Bruininks talks funding and fees

The University has shelved a plan that would have charged students according to major.

Conor Shine

As legislative budget bills near Gov. Mark DaytonâÄôs desk and the University of MinnesotaâÄôs financial planning kicks into high gear, President Bob Bruininks sat down with the Minnesota Daily to talk tuition, axed majors and federal indictments.
Legislative Republicans have released their higher education bills. Were you surprised by the severity of the cuts?
There are several things about these bills that are deeply disappointing. One is the size of the cut. I keep reminding people that this isnâÄôt a first-time, unique experience for the University of Minnesota.
We cut the University more than $110 million in the previous two years. WeâÄôre proposing to cut the University another $100 million âĦ This is the third time in less than 10 years where we have essentially whacked the UniversityâÄôs budget by more than $100 million a year.
If the governorâÄôs bill were to be adopted and passed, tuition increases for undergraduates at the University of Minnesota would be 1.5 to 2 percent next year. Anything beyond [those cuts] will have upward pressure on tuition prices.
Top administrators have presented to the Legislature in this year and years past with a similar message about the impact of the cuts and the importance of the University to the state. Why do you think that message hasnâÄôt been successful and the Legislature is still handing down these cuts?
ItâÄôs very difficult if you take a no-tax pledge and then you take a pledge that resists the reform of your current tax system. You paint yourself into a corner, and that is basically whatâÄôs happened.
The perfect storm is obviously attributable to a downturn in the economy, but itâÄôs also related to the failure of our state to step up and think more creatively about tax structure in the 21st century. And also, I think the willingness to at least consider revenues as a part of the solution âĦ
We have said weâÄôre going to take tough medicine here, we know we have to do it. The real issue to me is how tough that medicine should be in relationship to the critical importance of higher education to the long-term future of our state. IâÄôm asking for a more moderate view than what I see in these two bills.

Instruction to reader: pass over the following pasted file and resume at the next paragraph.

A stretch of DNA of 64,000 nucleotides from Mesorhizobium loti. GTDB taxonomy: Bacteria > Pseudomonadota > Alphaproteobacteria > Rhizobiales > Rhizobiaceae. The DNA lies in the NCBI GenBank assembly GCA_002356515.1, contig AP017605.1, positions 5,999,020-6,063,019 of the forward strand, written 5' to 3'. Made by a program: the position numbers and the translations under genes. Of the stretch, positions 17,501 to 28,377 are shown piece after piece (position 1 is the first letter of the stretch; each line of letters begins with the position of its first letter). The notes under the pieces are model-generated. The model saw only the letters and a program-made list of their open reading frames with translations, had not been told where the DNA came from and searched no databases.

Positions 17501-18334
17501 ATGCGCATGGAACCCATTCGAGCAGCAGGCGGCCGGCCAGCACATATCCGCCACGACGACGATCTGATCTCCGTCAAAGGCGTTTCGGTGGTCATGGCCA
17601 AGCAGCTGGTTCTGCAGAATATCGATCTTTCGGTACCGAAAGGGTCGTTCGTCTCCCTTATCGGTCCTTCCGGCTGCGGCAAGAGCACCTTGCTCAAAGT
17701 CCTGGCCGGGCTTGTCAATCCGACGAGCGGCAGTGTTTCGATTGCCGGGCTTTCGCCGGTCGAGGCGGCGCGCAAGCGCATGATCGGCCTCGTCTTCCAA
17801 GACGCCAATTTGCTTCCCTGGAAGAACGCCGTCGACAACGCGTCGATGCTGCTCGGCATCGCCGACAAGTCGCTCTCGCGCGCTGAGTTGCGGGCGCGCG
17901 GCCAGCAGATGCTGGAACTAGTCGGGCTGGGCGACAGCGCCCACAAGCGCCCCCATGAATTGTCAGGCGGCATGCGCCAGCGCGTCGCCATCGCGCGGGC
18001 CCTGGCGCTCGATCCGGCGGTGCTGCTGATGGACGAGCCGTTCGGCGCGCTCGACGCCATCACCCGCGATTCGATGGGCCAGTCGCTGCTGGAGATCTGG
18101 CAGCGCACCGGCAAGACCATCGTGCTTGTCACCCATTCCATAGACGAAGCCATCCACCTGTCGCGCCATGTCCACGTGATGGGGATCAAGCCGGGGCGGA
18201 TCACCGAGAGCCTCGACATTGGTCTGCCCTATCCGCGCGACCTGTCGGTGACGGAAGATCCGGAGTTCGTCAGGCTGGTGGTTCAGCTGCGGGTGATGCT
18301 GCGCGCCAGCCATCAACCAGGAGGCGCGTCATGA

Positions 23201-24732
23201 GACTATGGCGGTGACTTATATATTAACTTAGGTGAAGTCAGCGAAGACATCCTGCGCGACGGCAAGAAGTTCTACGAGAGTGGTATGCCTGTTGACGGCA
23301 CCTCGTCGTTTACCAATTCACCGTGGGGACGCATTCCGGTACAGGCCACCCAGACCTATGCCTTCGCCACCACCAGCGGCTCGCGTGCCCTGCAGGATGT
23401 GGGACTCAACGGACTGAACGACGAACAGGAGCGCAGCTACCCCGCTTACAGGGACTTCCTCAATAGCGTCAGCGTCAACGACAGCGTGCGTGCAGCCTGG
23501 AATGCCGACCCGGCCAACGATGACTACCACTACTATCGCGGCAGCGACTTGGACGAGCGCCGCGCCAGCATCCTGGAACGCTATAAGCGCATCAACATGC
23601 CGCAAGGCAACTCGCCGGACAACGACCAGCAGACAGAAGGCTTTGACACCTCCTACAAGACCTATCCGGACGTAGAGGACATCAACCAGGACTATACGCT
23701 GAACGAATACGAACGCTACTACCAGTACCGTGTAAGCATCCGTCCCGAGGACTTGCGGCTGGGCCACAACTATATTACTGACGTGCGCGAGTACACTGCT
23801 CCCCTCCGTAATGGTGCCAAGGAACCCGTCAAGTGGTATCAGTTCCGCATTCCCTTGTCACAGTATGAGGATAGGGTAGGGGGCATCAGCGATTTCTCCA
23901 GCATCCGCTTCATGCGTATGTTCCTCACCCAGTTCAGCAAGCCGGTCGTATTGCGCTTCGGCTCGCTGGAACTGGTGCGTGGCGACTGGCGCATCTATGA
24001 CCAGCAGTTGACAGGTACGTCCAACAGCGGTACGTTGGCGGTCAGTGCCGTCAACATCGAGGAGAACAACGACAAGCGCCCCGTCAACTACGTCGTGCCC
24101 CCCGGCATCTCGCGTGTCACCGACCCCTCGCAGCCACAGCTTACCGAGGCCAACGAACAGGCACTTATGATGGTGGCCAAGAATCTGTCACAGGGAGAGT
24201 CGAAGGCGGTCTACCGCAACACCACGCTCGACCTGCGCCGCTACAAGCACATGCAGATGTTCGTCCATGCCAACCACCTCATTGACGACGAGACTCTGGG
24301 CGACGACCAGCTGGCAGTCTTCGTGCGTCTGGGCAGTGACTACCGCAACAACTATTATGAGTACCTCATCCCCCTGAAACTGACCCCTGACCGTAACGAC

[Ed. Note: The Minnesota House and Senate on Tuesday passed two different versions of a higher education bill that would reduce the University to 1998 funding levels.]
Is there anything we can do with our approach to be more persuasive?
I think we need to continue to talk about the value of the University to our state. We came out recently with an economic return study that I think is very strong in pointing out that the University of Minnesota is probably the stateâÄôs No. 1 investment âĦ
I think we just have to keep pounding away that this is really important âĦ [but] itâÄôs not an easy message to get across when the economy is hurting and our needs are really great.
At the February Board of Regents meeting, charging a fee on students in different colleges to help balance out the cost of education was discussed. Is that option still being considered?
It will not be a part of the budget that I submit to the Board of Regents this spring. But it may be an issue that will be studied in the next few years.
As provost, I led the charge to take 19 different tuition structures at the undergraduate level and combine them into single framework. All other things being equal, I favor that strategy.
I donâÄôt think oneâÄôs academic access to a career at the undergraduate level should be determined by your wealth or your economic status. I think it should be driven by your curiosity.
How far did discussions on the topic go?
In particular colleges, for example the Carlson School of Management and a few other colleges, people studied the issues and continue to do so. WeâÄôre not saying no on any permanent basis âÄî that will be determined by the next administration.